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The Bands of Mourning by Brandon Sanderson. Book Review

January 27, 2016

The Bands of Mourning

In ten years Brandon Sanderson has become a fantasy writing phenomenon, prodigious both in his output of books and sometimes the pages within them (the first two Stormlight Archive books run to over a 1000 pages). The Mistborn series was my first exposure to his writing, so when the chance came up to read the follow-on to the original series I was curious to see what had been done with a new cast of characters and three hundred years on. There was certainly a change of pace and the new setting has a steampunk feel with the Wild West never far away from the relative gentility of the city of Elendel.

In The Bands of Mourning, Wax and his band of associates set off in search of the Bands of Mourning, which were once owned by the Lord Ruler, the despot of the first trilogy of Mistborn books. Once worn, they are rumoured to offer the wearer incredible powers. But, until recently, they have been thought be nothing more than a myth. The group set off to the city of New Seran in the south to investigate a report that the Bands are a reality. However, Wax’s uncle is also intent on finding them for his own evil purposes.

The reason Sanderson’s writing works so well is what he does with his characters and the way they interact with the world he weaves around them. He takes stereotypes and tweaks them. Waxillium is your typical hero, good looking, rough around the edges despite his nobility, but is also a gentleman with a heart of gold. He is a Twinborn who, as an allomancer can push metals to move them around or can use feruchemy to become lighter as he stores his weight up, or become heavier as he uses that stored weight. Such is the strange and very clever conception of physics in the Mistborn world, where ingesting different metals can bring out the special skills of individuals gifted with particular characteristics. But despite Waxillium’s obvious status as the male lead, his kleptomaniac sidekick Wayne is never far away to bring him down to earth. Police woman Marasi, stepsister of Waxillium’s intended is also someone to be relied upon when it comes to deduction, and a gunfight. MeLann, the Kandra (immortals who are able to digest dead humans, forming themselves around the remaining bones) is back to lend a hand complete with luggage replete with skulls and spare skeletons, which are the Kandra equivalent of a change of clothes. It is also good to see seemingly genteel and defenseless Steris, the perfect foil for Wax, taking more of an active role in the proceedings. Her list-making ensures every eventuality is accounted for, including the devastation Wax and his team leaves in their wake. There are also her priceless comments which, in my opinion, make her one of the most interesting characters of the story. Watch out for the point where she has the metals to hand, just in case Wax needs them to save the day. As he downs them he realizes they are not suspended in alcohol, but fish oil, because Steris thinks it is a healthier option.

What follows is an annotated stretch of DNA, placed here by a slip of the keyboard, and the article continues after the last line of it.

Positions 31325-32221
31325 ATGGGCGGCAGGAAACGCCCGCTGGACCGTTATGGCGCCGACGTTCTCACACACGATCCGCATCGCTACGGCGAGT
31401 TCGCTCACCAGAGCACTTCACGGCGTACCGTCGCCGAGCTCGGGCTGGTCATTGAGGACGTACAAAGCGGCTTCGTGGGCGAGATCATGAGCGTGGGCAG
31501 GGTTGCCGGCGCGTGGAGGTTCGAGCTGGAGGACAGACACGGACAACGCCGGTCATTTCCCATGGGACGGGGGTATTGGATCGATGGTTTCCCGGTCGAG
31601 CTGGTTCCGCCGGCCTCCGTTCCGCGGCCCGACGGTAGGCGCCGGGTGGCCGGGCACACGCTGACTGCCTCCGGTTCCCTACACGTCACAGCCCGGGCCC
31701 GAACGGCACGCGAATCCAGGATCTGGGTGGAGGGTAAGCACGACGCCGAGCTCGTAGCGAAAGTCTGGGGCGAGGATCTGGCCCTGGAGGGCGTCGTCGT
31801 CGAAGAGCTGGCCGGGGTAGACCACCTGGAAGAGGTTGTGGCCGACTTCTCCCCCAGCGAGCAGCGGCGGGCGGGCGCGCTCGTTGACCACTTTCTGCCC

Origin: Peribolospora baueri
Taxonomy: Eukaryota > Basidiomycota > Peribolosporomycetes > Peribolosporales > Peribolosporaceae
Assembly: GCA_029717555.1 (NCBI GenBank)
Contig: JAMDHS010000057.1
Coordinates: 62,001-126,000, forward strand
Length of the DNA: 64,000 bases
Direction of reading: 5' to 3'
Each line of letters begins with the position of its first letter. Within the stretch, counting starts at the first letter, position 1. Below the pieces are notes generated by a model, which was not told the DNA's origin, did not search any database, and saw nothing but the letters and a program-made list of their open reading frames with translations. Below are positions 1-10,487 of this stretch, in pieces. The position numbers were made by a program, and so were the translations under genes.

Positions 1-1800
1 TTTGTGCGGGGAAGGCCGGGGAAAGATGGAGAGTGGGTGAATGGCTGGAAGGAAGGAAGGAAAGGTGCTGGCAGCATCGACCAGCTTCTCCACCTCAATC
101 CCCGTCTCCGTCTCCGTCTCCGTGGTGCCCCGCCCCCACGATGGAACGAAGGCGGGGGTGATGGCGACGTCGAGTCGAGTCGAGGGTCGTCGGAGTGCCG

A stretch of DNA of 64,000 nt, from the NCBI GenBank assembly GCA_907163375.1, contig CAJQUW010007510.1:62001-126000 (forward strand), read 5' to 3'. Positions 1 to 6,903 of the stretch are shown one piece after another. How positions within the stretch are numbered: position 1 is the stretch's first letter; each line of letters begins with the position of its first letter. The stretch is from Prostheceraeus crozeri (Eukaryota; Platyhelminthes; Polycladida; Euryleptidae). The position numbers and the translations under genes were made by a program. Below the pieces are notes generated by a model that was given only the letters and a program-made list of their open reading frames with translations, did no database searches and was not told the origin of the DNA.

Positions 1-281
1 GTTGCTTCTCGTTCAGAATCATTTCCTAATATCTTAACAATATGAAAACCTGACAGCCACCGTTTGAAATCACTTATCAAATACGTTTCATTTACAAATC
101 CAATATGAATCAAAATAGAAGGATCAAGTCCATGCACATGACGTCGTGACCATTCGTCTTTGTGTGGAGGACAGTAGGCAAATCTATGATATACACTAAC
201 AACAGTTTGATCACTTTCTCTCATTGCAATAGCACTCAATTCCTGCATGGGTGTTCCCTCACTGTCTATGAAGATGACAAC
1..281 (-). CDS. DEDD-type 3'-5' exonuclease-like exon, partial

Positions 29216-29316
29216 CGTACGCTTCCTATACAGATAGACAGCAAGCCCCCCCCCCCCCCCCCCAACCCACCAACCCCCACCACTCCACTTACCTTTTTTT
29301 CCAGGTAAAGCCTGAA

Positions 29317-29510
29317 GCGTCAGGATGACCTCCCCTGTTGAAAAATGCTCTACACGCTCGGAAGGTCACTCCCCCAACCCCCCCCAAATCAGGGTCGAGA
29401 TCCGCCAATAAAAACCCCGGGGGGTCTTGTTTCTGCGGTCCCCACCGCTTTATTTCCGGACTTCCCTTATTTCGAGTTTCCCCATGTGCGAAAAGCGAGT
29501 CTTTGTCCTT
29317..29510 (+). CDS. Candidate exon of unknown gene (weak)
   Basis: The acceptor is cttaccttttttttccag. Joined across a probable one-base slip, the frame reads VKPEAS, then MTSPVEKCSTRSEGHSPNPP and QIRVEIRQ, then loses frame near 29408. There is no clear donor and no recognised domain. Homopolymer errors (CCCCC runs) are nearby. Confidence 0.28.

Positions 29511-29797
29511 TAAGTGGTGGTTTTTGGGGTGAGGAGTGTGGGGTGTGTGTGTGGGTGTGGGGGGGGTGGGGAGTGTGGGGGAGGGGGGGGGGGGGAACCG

But as everyone is so well written and working brilliantly as an ensemble cast it is hard to choose a favourite. Although Meelan, with her luggage full of spare skulls and skeletons, for me comes a close second to Steris.

I particularly like the way the male characters of the piece, although overtly so macho (noticeably in the action scenes) exude a quiet respect for the women in the group, knowing they can rely on them to watch their backs when the chips are down. This gives the narrative so much more for a reader to get their teeth into than a simple action story, and great use is made of the ensemble cast who each play their own part in different combinations as the story progresses.

The story starts with a very steampunk feel, turns into a Western, then into a political thriller, before shifting into the type of adventure Allan Quatermain would kill to be involved in. This book really brings out how the author can play with genres and stereotypes to create something where there is great gravity to the underlying narrative, but it doesn’t stop it being a darn good romp and a thrilling adventure.

This particular set of Mistborn episodes leads itself to a very entertaining computer game or a film I would be very keen to see.

And yes, I am going to read it again.

 The Bands of Mourning was courtesy of Orion via NetGalley

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